Does good governance matter?
When it comes to understanding good governance, giving an example of poor governance may help to explain its importance.
Cripps Pemberton Greenish was recently instructed to change the share structure of a federation to give more voting weight to the smaller practices involved.
Creating two classes of share and increasing the share capital proved to be the easy bit. However during the process it was discovered half the shareholders had left their practices in just 18 months, which started a lengthy process of trying to track down the original shareholders to transfer their shares to a current partner to carrying out the share re-organisation.
This issue prompted several questions: When was the last time a quorate shareholders’ meeting was held? How many resolutions were passed incorrectly, so putting the federation at risk of being challenged in the future? If money needs to be borrowed from a bank, will it question the current position of the company as it has failed to follow its procedures?
All of these questions illustrate how a slip in governance can lead to issues becoming a problem later when it is most important to have everything in the right place.
Governance is about establishing an organisation which is efficient and well run, which has certainty of purpose and production emanating from the board throughout the organisation, so giving confidence to employees and its members.
At the corporate level, this includes matters such as checking that your company registers are up to date? Are the appropriate company records filed at Companies House? Are you complying with company law requirements, such as having a register of Persons with Significant Control (which came into force in April this year)?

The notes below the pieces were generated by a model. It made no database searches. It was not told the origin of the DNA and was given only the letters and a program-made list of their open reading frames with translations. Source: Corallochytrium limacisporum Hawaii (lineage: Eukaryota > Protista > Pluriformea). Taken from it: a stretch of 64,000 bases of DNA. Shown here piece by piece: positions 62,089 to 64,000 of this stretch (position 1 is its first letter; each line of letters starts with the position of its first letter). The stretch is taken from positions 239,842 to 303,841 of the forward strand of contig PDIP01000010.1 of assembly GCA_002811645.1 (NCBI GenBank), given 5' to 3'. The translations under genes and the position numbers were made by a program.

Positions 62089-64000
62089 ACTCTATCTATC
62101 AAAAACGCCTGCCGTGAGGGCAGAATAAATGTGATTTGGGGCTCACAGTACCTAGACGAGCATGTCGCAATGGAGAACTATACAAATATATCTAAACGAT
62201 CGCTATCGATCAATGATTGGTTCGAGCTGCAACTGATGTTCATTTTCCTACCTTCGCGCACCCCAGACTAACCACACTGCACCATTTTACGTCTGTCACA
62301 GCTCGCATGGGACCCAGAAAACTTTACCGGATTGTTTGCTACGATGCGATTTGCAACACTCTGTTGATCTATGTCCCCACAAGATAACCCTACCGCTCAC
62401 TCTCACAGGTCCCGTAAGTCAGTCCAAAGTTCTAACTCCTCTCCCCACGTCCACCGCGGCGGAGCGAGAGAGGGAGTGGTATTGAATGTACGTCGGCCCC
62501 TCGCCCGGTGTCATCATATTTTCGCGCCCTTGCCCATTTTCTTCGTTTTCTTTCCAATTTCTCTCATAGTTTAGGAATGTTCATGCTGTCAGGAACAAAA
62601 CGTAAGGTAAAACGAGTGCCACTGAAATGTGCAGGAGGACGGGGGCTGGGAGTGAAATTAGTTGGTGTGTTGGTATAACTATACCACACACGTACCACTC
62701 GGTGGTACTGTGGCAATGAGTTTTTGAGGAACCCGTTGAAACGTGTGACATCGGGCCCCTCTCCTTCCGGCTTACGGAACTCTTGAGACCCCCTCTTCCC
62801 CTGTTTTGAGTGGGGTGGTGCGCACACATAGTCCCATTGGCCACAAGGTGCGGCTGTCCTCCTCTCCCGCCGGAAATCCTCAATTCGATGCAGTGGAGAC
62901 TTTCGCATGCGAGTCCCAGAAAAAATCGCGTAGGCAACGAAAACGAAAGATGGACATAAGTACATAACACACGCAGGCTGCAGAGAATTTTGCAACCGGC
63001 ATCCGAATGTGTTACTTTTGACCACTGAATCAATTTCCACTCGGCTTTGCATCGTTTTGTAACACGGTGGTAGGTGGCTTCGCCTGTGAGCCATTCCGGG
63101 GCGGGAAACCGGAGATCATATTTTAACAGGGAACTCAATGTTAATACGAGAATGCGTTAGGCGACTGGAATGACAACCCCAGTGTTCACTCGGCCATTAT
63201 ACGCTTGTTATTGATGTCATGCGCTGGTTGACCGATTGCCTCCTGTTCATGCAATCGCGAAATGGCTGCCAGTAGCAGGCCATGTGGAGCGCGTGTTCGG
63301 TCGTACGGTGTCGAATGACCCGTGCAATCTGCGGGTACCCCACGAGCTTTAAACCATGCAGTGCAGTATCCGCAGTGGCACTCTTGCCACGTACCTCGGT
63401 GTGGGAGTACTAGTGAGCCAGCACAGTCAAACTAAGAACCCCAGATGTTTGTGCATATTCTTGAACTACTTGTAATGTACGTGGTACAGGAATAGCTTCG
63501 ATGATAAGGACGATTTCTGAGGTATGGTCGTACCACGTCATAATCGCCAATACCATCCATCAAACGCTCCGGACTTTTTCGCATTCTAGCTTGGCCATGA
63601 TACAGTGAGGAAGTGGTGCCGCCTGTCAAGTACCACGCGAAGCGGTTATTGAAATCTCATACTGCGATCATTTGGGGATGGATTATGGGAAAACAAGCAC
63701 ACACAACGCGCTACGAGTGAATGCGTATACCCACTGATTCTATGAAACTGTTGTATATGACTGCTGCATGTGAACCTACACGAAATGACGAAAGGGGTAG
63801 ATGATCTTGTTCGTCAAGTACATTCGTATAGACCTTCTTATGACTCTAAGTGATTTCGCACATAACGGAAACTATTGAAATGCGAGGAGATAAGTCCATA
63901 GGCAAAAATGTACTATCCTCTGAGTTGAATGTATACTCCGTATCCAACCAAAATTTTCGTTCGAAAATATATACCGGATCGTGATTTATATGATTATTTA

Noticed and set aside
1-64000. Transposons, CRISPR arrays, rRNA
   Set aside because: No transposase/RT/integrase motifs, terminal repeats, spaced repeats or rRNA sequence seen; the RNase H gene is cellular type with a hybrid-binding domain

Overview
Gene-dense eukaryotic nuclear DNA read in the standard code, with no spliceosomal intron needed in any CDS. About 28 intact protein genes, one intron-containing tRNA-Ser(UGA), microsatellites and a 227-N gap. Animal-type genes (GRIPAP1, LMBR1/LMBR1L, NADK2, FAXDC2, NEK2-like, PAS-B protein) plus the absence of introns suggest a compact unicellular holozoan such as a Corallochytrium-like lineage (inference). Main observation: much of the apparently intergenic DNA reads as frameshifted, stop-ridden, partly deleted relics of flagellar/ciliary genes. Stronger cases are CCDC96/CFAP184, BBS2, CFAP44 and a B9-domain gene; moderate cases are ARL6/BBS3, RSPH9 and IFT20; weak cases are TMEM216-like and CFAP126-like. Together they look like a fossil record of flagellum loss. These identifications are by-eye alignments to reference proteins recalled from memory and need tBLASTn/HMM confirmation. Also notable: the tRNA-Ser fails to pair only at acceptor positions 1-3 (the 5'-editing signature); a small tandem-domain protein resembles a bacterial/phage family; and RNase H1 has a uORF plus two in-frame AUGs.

Do you run the organisation in accordance with your constitution? For many organisations we develop a corporate handbook which goes beyond the statutory articles of association, and sets out the roles and responsibilities of both the chair and individual directors (by name), as well as committees and how they interact to ensure appropriate communication and decision-making.
In federations, one of the temptations has been for all the directors to be doing similar things because that is what they are comfortable with, as they are all from similar backgrounds (GP practices). As they have similar skill sets, the same work can be duplicated while other areas get forgotten or left. This raises two questions: has the board got the right skills, or should it be recruiting from outside? Secondly: do the directors know what their roles are, and are they carrying them out?
Working through these, and many other issues at our workshops, we empower board members to strive for and achieve so much more by putting good governance on the agenda and helping the board to work as an effective team.